Once a year, around the time of the Memorial Day holiday, my sister and I drive to Fort Snelling National Cemetery in Minneapolis, Minnesota to place flowers on my Mother's grave. Thursday was the day and my sister's daughter came with us. We used to take my father with us but he is 92 years old and no longer able to make the trip from Mankato.
It was a beautiful day, full of sunshine and blue sky. My mother is buried there because my father is veteran. When he dies his casket will be placed on top of her casket in the same burial plot. His name, rank and dates of birth and death will be one side of the headstone and her name will be on the other. For now, only one side of the headstone is engraved with her name.
The cemetery is filled with people this time of year - young people, middle aged people, old people, and children. We all have something in common. We come to honor a loved one who was either a veteran or was married to a veteran. My father served in the Army as a Captain during World War II and has earned the right to be buried at the national cemetery. It is very important to him that he be buried at Fort Snelling. It was important to him that my mother was buried there when she died in 1983.
Those of us who come to honor our loved ones place flowers and flags at the headstone of our beloved mother, father, wife, husband, brother, sister, son or daughter. We are all reflective in our thoughts. We may laugh and tell stories or reflect on a special memory or two. Some have a picnic at the grave site of their loved one. Some stand silently or sit touching the headstone. Some weep softly.
Today as I was walking away from my mother's grave, I watched a man painstakingly unwrap two flags and place them on either side of one of the white marble headstones. He stood there before the headstone for a moment, head bowed. Then he smartly saluted, drank a toast and silently turned and walked away. Honor, love, and respect for someone obviously very dear to him. I just witnessed a very personal and lonely moment in that man's life and my heart ached for him.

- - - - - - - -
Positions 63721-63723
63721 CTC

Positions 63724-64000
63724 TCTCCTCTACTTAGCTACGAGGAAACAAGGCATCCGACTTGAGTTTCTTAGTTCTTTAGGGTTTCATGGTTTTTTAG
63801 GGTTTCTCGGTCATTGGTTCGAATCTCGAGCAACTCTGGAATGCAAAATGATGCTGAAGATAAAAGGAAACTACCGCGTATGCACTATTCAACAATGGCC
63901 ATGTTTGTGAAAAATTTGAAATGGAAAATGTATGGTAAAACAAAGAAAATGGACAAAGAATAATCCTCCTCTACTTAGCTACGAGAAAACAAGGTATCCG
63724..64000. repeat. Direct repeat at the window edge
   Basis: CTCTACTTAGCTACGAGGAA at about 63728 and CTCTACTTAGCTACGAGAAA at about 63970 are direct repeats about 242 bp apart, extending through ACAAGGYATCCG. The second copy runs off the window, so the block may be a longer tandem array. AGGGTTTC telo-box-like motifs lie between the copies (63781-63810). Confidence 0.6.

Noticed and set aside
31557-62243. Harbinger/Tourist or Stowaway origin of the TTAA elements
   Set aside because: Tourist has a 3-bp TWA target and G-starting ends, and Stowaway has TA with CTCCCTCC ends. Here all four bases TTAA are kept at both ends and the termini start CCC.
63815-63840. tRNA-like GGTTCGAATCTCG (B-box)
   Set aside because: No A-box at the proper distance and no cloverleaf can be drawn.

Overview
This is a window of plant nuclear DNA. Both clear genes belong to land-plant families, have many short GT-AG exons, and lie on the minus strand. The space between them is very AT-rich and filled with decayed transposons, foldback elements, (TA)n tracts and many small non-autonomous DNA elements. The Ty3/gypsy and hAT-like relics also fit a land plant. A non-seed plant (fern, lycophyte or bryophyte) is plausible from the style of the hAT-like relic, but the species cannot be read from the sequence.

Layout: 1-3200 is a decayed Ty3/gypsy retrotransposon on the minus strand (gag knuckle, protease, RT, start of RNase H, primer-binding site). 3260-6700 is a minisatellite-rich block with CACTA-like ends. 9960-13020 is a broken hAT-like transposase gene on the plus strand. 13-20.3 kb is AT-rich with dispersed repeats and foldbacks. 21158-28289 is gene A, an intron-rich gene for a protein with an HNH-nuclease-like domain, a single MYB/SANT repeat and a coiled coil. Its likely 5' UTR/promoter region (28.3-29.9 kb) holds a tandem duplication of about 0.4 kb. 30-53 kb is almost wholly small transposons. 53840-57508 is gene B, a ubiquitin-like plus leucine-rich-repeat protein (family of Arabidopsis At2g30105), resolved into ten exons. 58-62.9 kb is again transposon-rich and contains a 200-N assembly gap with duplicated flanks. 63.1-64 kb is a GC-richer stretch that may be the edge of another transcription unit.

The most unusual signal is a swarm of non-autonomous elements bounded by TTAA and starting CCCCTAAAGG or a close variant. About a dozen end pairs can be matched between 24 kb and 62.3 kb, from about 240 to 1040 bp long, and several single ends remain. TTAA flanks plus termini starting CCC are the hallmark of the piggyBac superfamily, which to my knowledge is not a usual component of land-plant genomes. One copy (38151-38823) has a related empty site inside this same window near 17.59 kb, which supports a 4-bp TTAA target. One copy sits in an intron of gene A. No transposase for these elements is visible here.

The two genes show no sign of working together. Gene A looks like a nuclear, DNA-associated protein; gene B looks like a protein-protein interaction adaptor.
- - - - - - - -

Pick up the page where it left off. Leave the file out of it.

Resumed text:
Fort Snelling is an awe inspiring, reflective place. It is especially awe inspiring this time of year. United States flags are flying everywhere and line the streets of the cemetery. There are acres and acres of white marble headstones lined perfectly straight, row upon row. This is but one national cemetery in this country. To contemplate the multitude of men and women who have served their country and given their lives so we can live free is overwhelming. On Memorial Day, there will be a celebration and the cemetery will be filled to overflowing with people and cars.
I like to go to Fort Snelling before the big celebration on Memorial Day. It is a peaceful, private time. A trip to Fort Snelling - a bittersweet but yet heart filled visit filled with love for a mother I miss dearly and gratitude for the many men and women who bravely served our country.